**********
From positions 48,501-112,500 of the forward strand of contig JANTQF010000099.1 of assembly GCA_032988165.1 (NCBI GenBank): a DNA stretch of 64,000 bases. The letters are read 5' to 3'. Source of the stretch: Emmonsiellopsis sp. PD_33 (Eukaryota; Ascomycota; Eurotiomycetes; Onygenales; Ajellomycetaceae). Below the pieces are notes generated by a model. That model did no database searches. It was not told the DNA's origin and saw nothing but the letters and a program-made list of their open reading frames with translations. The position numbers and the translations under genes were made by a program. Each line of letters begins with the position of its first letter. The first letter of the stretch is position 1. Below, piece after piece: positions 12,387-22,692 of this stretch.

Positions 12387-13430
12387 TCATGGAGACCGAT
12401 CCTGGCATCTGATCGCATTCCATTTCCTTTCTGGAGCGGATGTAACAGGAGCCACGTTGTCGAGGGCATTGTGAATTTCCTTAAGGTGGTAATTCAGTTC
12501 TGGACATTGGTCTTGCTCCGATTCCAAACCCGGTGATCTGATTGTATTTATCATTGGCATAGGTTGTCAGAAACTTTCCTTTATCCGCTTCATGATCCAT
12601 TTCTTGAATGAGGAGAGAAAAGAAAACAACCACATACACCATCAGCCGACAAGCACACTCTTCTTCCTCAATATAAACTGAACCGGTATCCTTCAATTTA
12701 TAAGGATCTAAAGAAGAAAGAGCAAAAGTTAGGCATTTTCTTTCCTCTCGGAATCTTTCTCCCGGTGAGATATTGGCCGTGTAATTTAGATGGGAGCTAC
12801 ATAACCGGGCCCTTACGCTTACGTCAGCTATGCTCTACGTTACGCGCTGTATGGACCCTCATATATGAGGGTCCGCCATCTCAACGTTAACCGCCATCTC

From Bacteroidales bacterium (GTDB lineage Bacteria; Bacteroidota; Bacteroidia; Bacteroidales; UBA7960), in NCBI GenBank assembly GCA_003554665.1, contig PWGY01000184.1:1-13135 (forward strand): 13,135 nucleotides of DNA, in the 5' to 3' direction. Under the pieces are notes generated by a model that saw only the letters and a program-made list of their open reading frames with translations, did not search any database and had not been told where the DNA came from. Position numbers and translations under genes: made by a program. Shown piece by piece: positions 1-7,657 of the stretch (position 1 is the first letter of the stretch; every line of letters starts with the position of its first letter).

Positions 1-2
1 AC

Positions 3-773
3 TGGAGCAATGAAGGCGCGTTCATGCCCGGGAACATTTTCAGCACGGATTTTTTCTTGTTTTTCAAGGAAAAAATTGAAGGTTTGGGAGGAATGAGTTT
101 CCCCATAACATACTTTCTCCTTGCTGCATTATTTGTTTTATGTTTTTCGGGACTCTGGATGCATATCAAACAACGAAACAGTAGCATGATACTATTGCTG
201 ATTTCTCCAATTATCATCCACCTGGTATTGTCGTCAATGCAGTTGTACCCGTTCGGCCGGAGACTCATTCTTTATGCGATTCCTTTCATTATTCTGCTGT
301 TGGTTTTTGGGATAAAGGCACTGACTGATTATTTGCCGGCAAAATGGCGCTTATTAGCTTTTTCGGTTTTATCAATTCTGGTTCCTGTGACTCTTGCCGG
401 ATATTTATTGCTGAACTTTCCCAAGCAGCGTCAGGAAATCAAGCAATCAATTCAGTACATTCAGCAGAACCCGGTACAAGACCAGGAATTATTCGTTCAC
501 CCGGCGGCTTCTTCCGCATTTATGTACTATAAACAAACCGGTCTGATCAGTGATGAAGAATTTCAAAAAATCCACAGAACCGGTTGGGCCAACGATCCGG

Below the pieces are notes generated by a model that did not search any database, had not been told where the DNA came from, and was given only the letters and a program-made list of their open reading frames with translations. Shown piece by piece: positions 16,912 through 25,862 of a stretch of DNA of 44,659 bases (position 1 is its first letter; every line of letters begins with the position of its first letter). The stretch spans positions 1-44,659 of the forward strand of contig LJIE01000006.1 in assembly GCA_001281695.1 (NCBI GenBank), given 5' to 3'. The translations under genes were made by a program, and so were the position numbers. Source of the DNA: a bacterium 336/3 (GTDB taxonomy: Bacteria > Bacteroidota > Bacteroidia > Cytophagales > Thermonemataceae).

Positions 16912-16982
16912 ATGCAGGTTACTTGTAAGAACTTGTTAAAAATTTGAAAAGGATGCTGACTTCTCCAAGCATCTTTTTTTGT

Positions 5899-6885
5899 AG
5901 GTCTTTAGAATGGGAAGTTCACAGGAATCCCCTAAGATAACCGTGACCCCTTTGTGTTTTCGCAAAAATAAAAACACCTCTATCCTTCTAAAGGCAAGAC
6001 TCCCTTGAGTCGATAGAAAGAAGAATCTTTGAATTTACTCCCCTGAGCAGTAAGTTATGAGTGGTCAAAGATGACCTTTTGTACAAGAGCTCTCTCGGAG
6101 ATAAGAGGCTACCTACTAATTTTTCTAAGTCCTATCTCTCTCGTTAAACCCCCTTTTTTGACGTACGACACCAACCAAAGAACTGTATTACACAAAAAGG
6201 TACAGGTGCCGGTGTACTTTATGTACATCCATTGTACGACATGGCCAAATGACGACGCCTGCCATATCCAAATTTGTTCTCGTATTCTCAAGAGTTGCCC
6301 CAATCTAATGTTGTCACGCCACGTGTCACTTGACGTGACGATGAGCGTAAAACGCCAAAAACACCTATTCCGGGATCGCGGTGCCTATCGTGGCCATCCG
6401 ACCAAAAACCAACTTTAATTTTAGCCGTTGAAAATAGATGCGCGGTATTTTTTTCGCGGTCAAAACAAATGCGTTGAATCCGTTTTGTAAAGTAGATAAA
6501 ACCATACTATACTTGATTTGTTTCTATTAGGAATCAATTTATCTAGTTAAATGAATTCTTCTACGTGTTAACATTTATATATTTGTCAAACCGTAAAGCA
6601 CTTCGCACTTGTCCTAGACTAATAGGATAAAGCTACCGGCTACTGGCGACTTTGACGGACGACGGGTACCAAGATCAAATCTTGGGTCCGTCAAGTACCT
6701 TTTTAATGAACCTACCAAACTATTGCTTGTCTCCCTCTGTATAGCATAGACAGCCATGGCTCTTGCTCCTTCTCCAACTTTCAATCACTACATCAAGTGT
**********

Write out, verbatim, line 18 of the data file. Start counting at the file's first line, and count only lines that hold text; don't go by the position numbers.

501 CCGGCGGCTTCTTCCGCATTTATGTACTATAAACAAACCGGTCTGATCAGTGATGAAGAATTTCAAAAAATCCACAGAACCGGTTGGGCCAACGATCCGG